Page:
Paterno Is Finished at Penn State, and President Is Out

Posted by Kendall Harmon

Joe Paterno, who has the most victories of any coach in major college football history, was fired by Penn State on Wednesday night in the wake of a sexual abuse scandal involving a prominent former assistant coach and the university’s failure to act to halt further harm.

Graham B. Spanier, one of the longest-serving and highest-paid university presidents in the nation, who has helped raise the academic profile of Penn State during his tenure, was also removed by the Board of Trustees. When the announcement was made at a news conference that the 84-year-old Mr. Paterno would not coach another game, a gasp went up from the crowd of several hundred reporters, students and camera people who were present.

“We thought that because of the difficulties that engulfed our university, and they are grave, that it is necessary to make a change in the leadership to set a course for a new direction,” said John Surma Jr., the vice chairman of the board.

Read it all.

Update: "After Joe Paterno is fired, Penn State and State College still coming to grips with his dismissal" in the Washington Post is of interest as well.

Filed under: * Culture-WatchEducationLaw & Legal IssuesMenSexualitySportsYoung Adults* TheologyEthics / Moral TheologyPastoral Theology

4 Comments
Posted November 10, 2011 at 4:02 pm [Printer Friendly] [Print w/ comments]



1. Ralph wrote:

I suspect that once the facts all come out, the dismissals will make more sense. I’m puzzled that Mike McQueary still has his job.

The grand jury paperwork can be found on the internet. It’s horrific reading, but consistent with the way that homosexual pedophiles do their deeds.

As usual for things like this, there’s no way that people will be silent forever. The truth emerges, piece by piece.

That’s why the PB needs to come clean about the Bede Parry matter.

November 10, 7:47 pm | [comment link]
2. TACit wrote:

Well done to the Penn State Board of Trustees.  Although they may have been even more motivated by the spectre of legal liabilities than the protection of vulnerable children, one hopes that the children’s well-being was important in their considerations.  And they set an example that has to be followed, within and without the Ivy League and in wider society.  The most wins in college football history is not important compared to the protection of children from sodomy.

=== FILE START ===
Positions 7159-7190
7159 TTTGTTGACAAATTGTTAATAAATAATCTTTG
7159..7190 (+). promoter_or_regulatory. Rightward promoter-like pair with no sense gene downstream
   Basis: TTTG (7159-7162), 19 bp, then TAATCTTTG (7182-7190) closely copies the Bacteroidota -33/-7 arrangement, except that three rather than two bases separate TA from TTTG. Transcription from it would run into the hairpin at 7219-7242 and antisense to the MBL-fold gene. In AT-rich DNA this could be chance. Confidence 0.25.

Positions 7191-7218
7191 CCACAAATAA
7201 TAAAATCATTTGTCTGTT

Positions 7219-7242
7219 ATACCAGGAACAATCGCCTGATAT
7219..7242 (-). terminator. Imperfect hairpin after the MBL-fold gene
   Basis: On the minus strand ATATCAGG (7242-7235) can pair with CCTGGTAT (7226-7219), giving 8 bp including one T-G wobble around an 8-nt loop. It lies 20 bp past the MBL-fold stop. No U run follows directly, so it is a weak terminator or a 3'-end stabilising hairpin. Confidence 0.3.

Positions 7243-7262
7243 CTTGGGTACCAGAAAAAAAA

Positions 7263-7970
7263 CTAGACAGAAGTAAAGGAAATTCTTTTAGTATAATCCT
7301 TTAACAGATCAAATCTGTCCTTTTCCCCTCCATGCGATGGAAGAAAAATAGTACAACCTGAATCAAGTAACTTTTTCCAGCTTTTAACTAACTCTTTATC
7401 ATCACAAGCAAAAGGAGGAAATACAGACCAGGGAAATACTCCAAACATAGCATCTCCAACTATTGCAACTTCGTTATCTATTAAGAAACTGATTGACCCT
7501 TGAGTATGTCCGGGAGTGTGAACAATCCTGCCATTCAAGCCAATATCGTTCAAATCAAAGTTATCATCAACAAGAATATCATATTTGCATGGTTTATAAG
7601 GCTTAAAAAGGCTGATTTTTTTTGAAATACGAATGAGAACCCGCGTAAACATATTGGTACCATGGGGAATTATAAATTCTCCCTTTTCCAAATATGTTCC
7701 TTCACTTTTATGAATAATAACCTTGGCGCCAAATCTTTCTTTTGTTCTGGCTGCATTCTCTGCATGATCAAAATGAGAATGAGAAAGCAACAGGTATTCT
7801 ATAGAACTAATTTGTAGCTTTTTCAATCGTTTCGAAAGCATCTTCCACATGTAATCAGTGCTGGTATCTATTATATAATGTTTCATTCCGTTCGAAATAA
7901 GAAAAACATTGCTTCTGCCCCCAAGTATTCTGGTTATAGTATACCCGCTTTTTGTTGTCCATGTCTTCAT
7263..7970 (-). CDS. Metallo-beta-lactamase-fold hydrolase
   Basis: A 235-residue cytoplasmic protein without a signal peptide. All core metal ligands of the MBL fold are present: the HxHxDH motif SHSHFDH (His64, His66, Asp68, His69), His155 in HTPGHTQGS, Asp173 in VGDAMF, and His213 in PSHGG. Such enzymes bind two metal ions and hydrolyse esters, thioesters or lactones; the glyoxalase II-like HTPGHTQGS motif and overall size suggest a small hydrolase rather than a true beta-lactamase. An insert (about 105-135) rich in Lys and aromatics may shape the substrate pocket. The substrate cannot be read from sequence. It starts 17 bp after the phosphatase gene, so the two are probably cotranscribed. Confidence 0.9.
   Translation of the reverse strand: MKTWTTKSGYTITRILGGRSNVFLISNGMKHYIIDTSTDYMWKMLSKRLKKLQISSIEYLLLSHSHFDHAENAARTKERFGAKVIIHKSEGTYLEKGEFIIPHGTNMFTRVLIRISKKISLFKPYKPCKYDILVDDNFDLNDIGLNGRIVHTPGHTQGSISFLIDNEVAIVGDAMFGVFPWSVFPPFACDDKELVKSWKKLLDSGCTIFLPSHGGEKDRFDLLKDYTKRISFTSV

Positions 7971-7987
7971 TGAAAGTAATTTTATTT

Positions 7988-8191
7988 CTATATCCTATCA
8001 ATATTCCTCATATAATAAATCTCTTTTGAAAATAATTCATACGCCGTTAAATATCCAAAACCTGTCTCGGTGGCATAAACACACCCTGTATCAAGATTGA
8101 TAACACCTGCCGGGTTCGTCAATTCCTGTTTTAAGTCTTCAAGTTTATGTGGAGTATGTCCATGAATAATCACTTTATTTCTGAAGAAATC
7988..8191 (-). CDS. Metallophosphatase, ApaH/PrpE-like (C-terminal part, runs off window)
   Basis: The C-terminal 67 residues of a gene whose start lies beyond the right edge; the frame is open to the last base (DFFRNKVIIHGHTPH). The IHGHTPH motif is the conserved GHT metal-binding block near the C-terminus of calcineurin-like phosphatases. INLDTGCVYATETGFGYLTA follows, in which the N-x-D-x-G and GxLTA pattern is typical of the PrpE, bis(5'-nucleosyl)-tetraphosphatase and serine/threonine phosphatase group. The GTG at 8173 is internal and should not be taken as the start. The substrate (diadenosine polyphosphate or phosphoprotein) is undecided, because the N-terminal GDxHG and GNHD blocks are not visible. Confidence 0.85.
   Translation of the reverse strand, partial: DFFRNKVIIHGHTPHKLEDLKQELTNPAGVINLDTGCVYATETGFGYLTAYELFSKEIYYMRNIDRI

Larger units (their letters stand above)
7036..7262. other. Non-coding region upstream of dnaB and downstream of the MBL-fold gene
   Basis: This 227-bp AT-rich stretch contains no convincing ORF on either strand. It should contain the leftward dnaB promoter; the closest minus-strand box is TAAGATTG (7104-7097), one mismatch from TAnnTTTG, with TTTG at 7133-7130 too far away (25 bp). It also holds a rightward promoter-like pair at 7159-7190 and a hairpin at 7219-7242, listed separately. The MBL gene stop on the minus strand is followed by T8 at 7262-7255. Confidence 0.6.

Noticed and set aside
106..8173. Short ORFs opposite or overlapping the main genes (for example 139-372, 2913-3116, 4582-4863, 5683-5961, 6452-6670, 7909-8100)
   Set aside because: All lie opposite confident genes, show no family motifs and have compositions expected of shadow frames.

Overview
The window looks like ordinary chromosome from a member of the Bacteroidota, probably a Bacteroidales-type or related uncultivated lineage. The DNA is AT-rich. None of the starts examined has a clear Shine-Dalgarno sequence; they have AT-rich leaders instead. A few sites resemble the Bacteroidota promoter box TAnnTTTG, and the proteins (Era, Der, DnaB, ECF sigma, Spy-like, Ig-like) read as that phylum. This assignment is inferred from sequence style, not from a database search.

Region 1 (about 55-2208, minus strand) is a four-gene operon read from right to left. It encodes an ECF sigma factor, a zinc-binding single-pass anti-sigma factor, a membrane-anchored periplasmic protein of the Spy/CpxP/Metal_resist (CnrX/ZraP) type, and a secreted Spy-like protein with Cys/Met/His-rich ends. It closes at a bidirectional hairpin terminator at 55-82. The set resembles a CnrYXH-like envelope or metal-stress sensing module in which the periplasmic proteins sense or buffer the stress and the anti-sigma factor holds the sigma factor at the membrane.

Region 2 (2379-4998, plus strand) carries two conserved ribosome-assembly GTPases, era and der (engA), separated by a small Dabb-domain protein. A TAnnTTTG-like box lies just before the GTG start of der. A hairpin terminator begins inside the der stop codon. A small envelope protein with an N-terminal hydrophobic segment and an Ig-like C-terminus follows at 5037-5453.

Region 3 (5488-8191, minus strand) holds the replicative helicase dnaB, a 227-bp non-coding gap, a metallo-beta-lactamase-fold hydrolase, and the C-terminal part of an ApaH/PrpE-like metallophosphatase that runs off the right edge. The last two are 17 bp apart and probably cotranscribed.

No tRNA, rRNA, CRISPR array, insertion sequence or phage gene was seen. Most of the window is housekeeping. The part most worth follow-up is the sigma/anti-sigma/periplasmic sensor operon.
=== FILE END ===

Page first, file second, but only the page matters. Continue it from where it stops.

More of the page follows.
Truth may eventually emerge, #1, but in the case of the Adelaide archdiocese it has taken over 40 years, and in the case of the PB of TEC it is being squeezed out drop by painful drop.
One wonders, when will truths like the (not adequately investigated?) connection between Gene Robinson and NAMBLA will assume their place in the light?

November 11, 9:46 pm | [comment link]
3. TACit wrote:

And as if on cue, the NYT posts a headline saying that Penn State officials could face civil suits, and McQueary has been placed on leave (so your instinct was correct, #1).
I think I was mistaken to refer to Penn State as Ivy League, that’s U. Penn isn’t it?  But still an important example was set.

November 12, 2:06 am | [comment link]
4. clayton wrote:

#2 - Whaaa?  I did a quick google and didn’t find anything about Robinson and NAMBLA - can you provide more info?  That’s pretty shocking if it’s been covered up.

November 14, 1:47 am | [comment link]
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